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What would you teach a group of 11 year old kids about text based games - part 3

Wednesday, October 08, 2008

part 1  part 2

We started our exploration of MUD’s today (specifically, we played legend mud).  We talked about the similarities and differences between interactive fiction and MUDS. We used Atlantis client to connect. 

After a brief character generation process, we settled into the game - the syntax and milieu was familiar to the kids, save the “real time” aspect of muds.  We noted the status (HP, MP and MV) and looked at SCORE, STAT, and other MUD commands. We put our party in a group and started with small MOB’s like rats, toads and snakes.

The excitement was palpable as the combat started - experience points started flowing into our group and each combat was followed by a period of rest as we waitied for our hit points to regenerate. It wasn’t long before we ended up in a swamp, and encountered something (I forget the name) but it ended in a total party wipe.  Humbled, we restarted and continued our adventures. Again, I was struck with their enthusiasm and excitement. These kids were (not literally) glued to the screen, laughing, jumping out of their seats and carefully coordinating their attacks. A snippet:

Student 1: ok. Everyone type attack toad, but DONT PUSH ENTER!
Student 2: ok
Student 3: where is the d key? oh yea. ok!
Student 4: ready!
Student 1: ok! now!

(The poor toad never had a chance)


The time went quickly and with 5 minutes left, we debriefed.  Again, we discussed the differences between MUDs and interactive fiction. We talked about making a text based game, and they were full of questions; how long does it take? Can I make a mud? I want to make a mud like our school! Is it difficult? They seem especially interested in making their own game…I warned them that making a game takes a long time.

I told them we still need to explore the MUSH family of games (there is a world war II mush I might take them to in a few weeks) and then we will decide what kind of game we will make.  I reminded them about the differences between single player and multiplayer, and I told them I knew more about mushing and interactive fiction than mudding, but if they really wanted to make a mud, I’d learn with them.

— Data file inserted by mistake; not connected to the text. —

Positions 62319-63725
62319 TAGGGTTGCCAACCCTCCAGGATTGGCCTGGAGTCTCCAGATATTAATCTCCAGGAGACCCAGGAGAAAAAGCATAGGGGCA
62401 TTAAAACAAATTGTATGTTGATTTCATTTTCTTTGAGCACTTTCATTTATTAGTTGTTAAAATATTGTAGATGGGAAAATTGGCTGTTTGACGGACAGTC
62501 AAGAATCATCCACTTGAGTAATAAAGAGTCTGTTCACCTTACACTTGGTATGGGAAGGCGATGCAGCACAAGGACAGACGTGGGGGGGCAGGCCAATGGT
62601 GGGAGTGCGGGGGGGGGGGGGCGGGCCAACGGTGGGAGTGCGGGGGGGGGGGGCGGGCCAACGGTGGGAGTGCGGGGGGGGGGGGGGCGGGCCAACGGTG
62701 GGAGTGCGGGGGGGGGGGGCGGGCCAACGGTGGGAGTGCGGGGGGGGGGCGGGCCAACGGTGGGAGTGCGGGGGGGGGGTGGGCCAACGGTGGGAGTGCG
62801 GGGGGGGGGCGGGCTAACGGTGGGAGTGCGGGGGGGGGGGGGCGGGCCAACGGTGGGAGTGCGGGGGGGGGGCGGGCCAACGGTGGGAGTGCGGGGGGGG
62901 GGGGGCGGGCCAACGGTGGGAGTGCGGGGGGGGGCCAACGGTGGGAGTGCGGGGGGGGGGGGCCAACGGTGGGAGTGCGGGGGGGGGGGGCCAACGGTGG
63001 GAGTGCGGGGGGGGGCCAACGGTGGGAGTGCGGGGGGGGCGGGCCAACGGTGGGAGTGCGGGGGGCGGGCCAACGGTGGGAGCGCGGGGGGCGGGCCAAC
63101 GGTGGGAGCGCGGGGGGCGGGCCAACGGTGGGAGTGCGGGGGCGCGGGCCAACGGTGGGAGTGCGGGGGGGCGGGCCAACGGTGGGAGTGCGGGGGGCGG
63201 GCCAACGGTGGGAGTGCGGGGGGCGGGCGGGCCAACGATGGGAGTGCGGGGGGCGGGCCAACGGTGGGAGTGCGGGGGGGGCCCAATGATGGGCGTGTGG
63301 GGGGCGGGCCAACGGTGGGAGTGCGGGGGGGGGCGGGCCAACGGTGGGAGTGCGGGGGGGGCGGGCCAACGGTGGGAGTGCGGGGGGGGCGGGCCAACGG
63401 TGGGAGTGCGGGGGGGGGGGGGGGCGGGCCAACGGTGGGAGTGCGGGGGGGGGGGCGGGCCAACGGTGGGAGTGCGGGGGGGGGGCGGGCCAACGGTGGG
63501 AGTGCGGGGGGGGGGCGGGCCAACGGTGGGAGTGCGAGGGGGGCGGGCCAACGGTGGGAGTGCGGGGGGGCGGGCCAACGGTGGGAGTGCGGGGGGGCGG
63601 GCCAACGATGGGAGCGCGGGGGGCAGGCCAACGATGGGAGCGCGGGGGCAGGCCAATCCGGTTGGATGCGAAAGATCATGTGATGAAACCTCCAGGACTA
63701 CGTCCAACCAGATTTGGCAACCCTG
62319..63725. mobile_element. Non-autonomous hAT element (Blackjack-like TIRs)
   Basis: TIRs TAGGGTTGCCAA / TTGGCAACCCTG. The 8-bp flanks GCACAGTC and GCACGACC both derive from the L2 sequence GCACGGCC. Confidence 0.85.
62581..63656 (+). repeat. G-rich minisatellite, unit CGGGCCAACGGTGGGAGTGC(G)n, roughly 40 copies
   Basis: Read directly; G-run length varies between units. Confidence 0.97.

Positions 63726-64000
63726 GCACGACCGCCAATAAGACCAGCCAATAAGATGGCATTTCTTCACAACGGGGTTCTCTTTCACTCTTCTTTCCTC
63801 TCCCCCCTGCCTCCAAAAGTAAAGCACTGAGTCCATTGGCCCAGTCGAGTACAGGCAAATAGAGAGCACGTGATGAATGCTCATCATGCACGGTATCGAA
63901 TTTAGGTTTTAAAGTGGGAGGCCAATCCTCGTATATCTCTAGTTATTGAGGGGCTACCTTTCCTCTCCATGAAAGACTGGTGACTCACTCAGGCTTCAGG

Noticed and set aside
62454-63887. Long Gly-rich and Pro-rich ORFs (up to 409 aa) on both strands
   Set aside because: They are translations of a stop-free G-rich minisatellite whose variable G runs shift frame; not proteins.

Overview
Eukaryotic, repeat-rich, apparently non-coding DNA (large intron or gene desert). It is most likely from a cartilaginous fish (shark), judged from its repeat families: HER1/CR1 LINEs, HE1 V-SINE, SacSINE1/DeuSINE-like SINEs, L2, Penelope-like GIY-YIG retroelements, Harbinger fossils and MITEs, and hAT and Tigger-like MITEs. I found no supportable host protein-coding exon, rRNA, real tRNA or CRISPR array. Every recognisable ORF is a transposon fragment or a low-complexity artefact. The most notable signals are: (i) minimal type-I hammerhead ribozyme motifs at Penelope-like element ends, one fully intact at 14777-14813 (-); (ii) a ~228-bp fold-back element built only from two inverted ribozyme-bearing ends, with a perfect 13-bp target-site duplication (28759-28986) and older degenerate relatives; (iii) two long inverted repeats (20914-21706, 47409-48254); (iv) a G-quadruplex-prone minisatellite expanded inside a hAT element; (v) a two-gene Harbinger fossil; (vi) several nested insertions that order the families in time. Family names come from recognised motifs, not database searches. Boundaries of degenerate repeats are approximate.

Next week, we will continue to play this mud, and I’ll start looking for a decent mush.



On 08 October 2008, Student inscribed the following thoughts about this post:

I am currently taking a educational technology class and we are learning the impact that teachnology can make in the classroom. I believe technology has come so far since I have been in school. By taking this class I have learned many things that I will use in my classroom.

On 15 October 2008, Cuantar inscribed the following thoughts about this post:

You’ve attracted the attention of a Tolkien-based MUD community over at elvenrunes.com.  This is a great idea!  We’re very interested to hear about your progress.

Here’s a link to our forum thread about it:
http://elvenrunes.com/cgi-bin/logs/secure/show.m?log=b61280,66258&disc=1&sort=1&snew=1&omode;=&all;=&typ;=

(Note: I am not a site admin)

On 01 November 2008, Robert/Arch inscribed the following thoughts about this post:

Nice to see that you are still using text-based games to promote learning.  I remember when you experimented with a similar approach on Paradox by using spaceships as a mechanism to teach kids about the basics of 3D geometry.  Very cool stuff, and glad to see that you have fleshed a whole program out.



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Bill MacKenty, Chief Zuccini

I make a difference in the life of kids. You want to tell me what's more rewarding?

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